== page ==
Office of Health Care Access
At a Glance
CRISTINE A. VOGEL, Commissioner
Established – 1994
Statutory authority – CGS Chapter 368z
Central office – 410 Capitol Avenue,
Hartford, CT 06134
Recurring operating expenses – $ 2,047,655
The mission of the Office of Health Care Access is to ensure that the citizens of Connecticut have access to a quality health care delivery system. The agency fulfills its mission by advising policy makers of health care issues, informing the public and the industry of statewide and national trends, and designing and directing health care system development.
State statutes empower the Office of Health Care Access (OHCA) to gather and analyze significant amounts of health care data, thus positioning the agency as an informed contributor to State health care policy deliberations. OHCA’s role as policy advisor and information resource permits the agency to assess and report on health care access, cost and delivery within the state and to assist policy makers and the industry in crafting and sustaining a superior health care system for all Connecticut residents.
OHCA contributes to the overall financial well being of the state’s health care delivery system by analyzing acute care hospitals’ financial condition and by assisting the Department of Social Services in administering the Disproportionate Share Payments to Hospitals (DSH) Program. The DSH Program protects access to hospital care for the uninsured and underinsured by providing financial assistance to hospitals that provide a disproportionate amount of such care.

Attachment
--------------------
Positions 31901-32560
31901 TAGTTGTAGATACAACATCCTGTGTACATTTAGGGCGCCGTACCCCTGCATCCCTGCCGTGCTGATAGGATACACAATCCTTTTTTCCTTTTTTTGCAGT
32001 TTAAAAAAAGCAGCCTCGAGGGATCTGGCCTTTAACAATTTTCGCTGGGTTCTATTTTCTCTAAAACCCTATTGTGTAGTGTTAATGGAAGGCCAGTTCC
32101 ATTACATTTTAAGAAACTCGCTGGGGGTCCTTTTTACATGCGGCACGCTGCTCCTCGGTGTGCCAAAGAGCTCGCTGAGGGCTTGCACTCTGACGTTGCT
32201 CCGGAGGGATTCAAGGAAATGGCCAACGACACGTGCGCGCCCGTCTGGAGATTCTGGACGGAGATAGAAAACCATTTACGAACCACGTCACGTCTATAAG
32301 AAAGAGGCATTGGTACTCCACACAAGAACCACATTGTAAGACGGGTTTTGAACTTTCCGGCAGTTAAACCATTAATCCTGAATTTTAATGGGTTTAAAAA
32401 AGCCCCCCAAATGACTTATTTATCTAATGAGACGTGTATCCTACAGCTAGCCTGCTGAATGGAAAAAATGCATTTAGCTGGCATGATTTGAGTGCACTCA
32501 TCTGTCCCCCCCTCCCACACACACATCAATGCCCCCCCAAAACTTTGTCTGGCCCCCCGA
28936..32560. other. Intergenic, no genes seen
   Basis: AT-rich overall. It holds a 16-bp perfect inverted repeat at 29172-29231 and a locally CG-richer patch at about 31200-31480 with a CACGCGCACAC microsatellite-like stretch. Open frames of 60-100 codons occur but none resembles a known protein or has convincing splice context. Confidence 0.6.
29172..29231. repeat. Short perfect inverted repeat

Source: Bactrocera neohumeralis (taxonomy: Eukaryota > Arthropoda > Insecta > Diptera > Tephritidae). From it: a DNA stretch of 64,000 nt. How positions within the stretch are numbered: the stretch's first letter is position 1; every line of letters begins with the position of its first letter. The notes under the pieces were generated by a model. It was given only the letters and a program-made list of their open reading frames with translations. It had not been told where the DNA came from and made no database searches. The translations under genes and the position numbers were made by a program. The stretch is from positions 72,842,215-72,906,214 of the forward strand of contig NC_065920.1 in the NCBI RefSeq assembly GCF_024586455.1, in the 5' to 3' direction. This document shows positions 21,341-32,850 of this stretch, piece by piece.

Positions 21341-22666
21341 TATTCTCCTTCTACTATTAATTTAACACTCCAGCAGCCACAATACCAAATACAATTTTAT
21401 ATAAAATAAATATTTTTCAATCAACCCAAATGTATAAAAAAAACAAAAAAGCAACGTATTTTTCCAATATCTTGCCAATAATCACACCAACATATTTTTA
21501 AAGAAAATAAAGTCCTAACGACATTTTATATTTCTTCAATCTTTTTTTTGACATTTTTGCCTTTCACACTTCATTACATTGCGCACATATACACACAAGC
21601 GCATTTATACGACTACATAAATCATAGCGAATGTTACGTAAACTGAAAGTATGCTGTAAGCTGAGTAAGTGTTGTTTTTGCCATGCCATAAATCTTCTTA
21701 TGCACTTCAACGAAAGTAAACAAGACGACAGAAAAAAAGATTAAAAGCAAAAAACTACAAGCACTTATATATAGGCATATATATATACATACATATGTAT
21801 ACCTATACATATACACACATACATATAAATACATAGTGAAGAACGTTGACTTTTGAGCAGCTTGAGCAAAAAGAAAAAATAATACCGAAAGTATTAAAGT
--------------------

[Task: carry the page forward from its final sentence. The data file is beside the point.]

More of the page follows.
OHCA encourages health system development by overseeing and coordinating statewide health system planning and by administering the Certificate of Need (CON) program for hospitals, other types of health care facilities and for all imaging equipment and linear accelerators costing over $400,000. The CON program encourages health care industry leaders to consider collaborative efforts and multiple perspectives in developing an effective, responsive health care system. The program also provides an opportunity for consumer, provider and payer participation during the application process. The CON process also helps limit excess costs to the evolving health care system by preventing unnecessary duplication of health care technology, services, and programs.
The State continues to be the largest purchaser of health care in connecticut, spending close to $4 billion each year. Under OHCA’s ACHIEVE initiative, the agency developed a results management database, a financial reporting tool that uses data readily available from the State’s health plan vendors, to track and evaluate monthly claims data. OHCA is providing this information to the Office of Policy and Management to support ongoing development and assessment of the budget for State employee/retiree health benefit costs.